Photo of Bluebell Woods in Sussex Photo of Bluebell Woods in Sussex

What is swash?

Swash is the name given to the waves that rush up the beach after a wave has broken. They are intriguing little waves that inhabit a world of their own. 

Most of the waves we see in the sea are known as ‘waves of oscillation’. The water moves up and down in an orbital way, as energy moves from one place to another. But the water itself doesn’t go very far at all and ends up roughly where it started. It is only the energy that travels. 

But when waves break on the shore they create a new type of wave, known as a ‘wave of translation’. These waves are totally different, because it is the water itself that is moving from one place to another. These are the waves that rush up and wash foam over our feet. On the beach, these are the waves that are commonly know as ‘swash‘.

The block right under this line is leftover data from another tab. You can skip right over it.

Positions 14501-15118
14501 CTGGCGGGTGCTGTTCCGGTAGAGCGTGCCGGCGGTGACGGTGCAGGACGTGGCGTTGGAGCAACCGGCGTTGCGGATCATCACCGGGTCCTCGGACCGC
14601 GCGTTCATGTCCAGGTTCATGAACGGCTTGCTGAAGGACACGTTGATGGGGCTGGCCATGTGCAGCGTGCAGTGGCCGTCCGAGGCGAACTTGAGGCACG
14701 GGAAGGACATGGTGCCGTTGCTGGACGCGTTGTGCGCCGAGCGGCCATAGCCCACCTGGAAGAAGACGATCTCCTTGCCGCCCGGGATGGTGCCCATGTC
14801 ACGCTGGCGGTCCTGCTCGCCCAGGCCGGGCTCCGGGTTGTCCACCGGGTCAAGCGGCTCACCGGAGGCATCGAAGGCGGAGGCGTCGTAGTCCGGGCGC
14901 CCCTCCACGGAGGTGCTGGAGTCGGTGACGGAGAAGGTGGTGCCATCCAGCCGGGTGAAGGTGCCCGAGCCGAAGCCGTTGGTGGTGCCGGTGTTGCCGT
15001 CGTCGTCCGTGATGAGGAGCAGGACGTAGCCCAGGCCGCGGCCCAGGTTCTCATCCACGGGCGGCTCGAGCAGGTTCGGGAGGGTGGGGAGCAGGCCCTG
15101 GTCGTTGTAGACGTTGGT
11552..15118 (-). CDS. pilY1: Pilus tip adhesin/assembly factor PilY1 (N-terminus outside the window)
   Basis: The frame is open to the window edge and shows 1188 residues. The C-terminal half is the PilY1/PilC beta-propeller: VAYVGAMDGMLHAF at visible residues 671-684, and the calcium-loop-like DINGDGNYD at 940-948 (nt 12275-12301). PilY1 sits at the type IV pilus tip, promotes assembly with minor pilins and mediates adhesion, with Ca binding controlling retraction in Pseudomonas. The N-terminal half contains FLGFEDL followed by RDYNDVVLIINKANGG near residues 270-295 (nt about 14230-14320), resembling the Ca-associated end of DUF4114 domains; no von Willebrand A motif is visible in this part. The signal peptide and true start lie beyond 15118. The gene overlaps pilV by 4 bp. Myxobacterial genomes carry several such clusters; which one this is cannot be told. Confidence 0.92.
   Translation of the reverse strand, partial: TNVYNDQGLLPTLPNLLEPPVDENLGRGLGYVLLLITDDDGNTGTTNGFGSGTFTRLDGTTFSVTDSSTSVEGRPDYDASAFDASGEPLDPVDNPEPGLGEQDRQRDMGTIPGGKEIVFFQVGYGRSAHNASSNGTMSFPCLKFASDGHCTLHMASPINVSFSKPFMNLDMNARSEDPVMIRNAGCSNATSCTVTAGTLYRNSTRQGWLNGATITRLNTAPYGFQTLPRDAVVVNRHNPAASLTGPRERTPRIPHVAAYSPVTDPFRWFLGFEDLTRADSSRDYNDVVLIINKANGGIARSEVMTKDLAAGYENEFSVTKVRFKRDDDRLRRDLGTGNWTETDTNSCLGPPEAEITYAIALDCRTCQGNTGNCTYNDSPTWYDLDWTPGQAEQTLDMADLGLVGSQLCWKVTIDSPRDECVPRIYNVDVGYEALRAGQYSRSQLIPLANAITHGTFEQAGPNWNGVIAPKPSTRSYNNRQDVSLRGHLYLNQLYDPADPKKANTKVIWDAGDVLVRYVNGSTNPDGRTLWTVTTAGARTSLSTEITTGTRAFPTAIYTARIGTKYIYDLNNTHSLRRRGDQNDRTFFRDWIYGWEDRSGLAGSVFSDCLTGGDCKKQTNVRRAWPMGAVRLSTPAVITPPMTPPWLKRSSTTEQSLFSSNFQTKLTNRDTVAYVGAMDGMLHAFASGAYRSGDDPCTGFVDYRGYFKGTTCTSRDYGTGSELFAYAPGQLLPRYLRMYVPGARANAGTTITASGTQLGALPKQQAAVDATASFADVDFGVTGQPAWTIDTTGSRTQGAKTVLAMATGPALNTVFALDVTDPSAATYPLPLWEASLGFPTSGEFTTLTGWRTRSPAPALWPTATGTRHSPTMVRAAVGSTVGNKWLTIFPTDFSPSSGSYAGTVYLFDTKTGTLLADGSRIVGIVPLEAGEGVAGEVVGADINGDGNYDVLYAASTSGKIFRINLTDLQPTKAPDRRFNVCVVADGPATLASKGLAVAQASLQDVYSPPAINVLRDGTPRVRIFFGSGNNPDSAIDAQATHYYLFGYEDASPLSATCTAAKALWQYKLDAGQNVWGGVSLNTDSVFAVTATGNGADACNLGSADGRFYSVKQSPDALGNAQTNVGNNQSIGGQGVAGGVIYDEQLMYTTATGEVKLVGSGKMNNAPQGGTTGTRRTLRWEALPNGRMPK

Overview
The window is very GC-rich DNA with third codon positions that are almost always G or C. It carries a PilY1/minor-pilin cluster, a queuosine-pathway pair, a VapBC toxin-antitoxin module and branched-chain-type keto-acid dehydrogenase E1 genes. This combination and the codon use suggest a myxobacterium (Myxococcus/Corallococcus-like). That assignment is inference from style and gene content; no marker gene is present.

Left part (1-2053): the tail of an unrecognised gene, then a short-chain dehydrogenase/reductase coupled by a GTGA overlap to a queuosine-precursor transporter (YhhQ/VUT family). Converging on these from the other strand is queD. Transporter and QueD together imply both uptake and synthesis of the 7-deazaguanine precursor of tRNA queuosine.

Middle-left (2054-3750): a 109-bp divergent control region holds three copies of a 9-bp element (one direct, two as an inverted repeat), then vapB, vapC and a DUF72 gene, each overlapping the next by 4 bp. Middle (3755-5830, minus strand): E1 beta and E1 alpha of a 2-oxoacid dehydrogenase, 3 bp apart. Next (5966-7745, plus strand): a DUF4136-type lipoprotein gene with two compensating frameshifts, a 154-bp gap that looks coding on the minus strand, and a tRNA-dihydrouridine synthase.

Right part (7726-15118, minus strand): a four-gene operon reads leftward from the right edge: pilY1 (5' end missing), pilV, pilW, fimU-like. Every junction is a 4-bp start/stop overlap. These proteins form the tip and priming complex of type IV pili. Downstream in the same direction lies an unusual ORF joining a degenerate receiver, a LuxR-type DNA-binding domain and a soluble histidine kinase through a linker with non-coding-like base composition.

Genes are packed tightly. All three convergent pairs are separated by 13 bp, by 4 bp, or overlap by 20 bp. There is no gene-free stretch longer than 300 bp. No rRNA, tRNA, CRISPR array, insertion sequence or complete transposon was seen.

At first, the speed of swash is closely related to the speed of the wave that breaks, but it changes quickly.

The waves get shallower as they run up the shore. Which means that the second wave is in deeper water than the first and the third in deeper water still. Because waves travel faster in deeper water, these waves are always trying to overtake each other, leading to a rather beautiful, never-ending race. As these hungry birds discovered. 

To learn more about how waves behave and hundreds of other water clues and signs, see the book How to Read Water